It's very unique...
No it isn't. It's either unique, or it's not.
A critical vulnerability in VMware's vCenter management product allowed any old bod on the same network to remotely create an admin-level user, research by Guardicore Labs has revealed. The astonishing vuln (CVE-2020-3952), details of which were quite spare when VMWare issued a patch last week, was rated by VMware itself as …
It's clearly a programmer error - it's not valid to call that function without valid credentials!
At least that's the sort of response I get when I report bugs.
I reported today how bash's printf %q format can leave a dangling unused backslash which voids the whole safety benefit of %q
Apparently it's a programmer error to expect to use %q as advertised.
It's not safe to use a truncating size specifier with %q e.g. %.8q
It could be made safe, but why bother for "a programmer error"?
I don't think these sorts of bugs are deliberate but I know others do.
Yeah, it is perfect coincidence that each time some bug is discovered, it is always some kind of bug allow remote access control, and I am mean it is just a perfect coincidence because Oracle/Microsoft/Intel/VMware/AMD will never allow XYZ to put back door into their products.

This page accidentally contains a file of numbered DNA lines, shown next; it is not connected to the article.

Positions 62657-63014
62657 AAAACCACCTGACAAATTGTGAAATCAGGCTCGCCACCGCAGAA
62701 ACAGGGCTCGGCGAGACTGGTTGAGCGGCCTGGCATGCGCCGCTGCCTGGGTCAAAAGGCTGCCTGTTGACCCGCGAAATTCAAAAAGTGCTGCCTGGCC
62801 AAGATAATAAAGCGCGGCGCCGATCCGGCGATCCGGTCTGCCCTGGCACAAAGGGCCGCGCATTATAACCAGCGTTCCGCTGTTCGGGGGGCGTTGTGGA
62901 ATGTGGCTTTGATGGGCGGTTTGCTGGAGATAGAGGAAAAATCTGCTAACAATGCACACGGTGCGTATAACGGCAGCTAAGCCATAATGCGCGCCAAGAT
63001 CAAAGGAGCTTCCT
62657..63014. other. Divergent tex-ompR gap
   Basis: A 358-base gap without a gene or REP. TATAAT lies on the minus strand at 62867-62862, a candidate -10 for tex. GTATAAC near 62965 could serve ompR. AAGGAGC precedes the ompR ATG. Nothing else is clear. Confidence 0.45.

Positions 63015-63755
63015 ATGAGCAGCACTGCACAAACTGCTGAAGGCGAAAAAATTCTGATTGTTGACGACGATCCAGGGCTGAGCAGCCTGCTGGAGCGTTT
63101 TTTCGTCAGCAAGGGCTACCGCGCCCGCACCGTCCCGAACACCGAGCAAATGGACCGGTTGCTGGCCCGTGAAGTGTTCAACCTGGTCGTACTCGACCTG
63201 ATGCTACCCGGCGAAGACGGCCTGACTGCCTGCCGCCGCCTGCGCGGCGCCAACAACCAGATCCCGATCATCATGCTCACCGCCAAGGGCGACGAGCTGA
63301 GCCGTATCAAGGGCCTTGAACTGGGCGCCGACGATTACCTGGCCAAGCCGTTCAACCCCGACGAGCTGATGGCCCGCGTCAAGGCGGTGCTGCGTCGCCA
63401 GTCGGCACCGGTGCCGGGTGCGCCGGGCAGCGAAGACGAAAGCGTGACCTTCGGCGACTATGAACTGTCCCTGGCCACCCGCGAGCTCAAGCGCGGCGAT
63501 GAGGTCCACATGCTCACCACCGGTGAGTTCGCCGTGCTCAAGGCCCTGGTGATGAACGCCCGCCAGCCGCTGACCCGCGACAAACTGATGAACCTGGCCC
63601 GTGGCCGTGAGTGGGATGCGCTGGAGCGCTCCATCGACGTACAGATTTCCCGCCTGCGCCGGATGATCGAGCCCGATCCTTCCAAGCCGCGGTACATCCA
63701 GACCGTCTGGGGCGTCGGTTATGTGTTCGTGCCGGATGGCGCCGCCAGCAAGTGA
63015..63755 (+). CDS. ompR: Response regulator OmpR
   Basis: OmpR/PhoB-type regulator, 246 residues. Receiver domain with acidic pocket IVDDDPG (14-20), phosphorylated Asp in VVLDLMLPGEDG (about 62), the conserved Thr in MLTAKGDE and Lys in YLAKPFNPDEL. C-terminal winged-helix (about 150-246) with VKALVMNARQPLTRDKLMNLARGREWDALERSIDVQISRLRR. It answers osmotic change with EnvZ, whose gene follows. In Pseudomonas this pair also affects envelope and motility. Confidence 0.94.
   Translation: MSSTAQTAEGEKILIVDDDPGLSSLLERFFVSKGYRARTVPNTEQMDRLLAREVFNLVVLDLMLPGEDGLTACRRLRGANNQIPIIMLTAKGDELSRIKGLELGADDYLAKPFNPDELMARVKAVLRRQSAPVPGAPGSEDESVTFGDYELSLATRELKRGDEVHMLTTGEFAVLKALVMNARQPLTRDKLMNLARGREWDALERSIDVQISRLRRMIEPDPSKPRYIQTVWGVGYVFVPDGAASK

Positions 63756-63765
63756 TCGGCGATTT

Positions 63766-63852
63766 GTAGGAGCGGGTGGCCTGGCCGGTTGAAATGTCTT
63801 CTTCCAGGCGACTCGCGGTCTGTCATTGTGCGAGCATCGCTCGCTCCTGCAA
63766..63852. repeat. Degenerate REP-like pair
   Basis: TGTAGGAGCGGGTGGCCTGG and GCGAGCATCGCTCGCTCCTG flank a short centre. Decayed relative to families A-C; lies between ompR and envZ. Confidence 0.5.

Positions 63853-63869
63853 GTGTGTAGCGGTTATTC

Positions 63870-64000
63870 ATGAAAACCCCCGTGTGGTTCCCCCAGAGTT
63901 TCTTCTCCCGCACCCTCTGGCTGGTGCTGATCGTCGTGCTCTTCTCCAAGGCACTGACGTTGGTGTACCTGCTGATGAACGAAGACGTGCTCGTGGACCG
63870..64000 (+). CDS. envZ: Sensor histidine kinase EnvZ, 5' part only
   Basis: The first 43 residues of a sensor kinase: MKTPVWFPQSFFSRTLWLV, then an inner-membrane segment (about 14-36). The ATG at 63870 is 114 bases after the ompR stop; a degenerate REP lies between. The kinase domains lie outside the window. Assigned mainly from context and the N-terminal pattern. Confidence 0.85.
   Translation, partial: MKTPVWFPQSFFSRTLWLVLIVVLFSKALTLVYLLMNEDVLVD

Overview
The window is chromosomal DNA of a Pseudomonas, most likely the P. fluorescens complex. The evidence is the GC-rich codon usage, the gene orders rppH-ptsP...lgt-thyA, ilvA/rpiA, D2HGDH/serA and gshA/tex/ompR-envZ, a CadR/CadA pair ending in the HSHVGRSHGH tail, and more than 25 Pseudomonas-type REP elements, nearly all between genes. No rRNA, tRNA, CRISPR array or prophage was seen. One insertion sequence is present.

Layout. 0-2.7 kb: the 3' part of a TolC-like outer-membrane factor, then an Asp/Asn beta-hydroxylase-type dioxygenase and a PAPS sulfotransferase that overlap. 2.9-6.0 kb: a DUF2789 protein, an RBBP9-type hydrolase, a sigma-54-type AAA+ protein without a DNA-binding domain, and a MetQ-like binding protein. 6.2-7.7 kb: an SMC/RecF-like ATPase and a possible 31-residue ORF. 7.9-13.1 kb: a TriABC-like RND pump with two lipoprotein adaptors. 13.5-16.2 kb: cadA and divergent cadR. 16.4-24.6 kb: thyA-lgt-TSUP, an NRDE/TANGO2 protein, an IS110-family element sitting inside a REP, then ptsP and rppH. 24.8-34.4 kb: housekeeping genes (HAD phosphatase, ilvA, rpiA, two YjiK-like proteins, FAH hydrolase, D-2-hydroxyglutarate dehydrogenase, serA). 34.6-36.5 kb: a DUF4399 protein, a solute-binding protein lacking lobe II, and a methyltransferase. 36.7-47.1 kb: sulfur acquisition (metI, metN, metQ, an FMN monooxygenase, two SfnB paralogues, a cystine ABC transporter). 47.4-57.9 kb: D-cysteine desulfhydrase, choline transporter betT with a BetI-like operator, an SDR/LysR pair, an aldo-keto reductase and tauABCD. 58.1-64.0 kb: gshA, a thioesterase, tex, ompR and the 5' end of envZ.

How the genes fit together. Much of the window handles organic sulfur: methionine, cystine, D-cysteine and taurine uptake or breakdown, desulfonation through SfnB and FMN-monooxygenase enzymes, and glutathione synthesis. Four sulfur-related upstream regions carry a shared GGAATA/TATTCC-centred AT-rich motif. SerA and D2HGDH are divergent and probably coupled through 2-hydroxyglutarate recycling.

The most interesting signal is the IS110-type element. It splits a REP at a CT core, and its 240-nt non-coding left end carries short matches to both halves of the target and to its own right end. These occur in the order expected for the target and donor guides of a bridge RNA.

Expect a flood of such backddors to come out in the next few months.
Og my god, NSA is spying us, American heroic companies, please secure my IT against NSA spying.
a "malicious actor with network access to port 389 on an affected vmdir deployment may be able to extract highly sensitive information such as administrative account credentials".
Which further translates in vulnerable circles, are extracting highly sensitive information such as administrative account credentials in the here and now for future vmdir deployments. Past and present instances are of no effective consequence whenever there are proactive malicious actors with special stealthy access to networks.
Deny it if you don't believe it, however, simply watch, listen and learn how AI and IT easily proves and shows such things to be perfectly true.
Some think Catastrophic Exploitable Vulnerability, A.N.Others Almighty Useful Facility.
Biting the hand that feeds IT © 1998–2020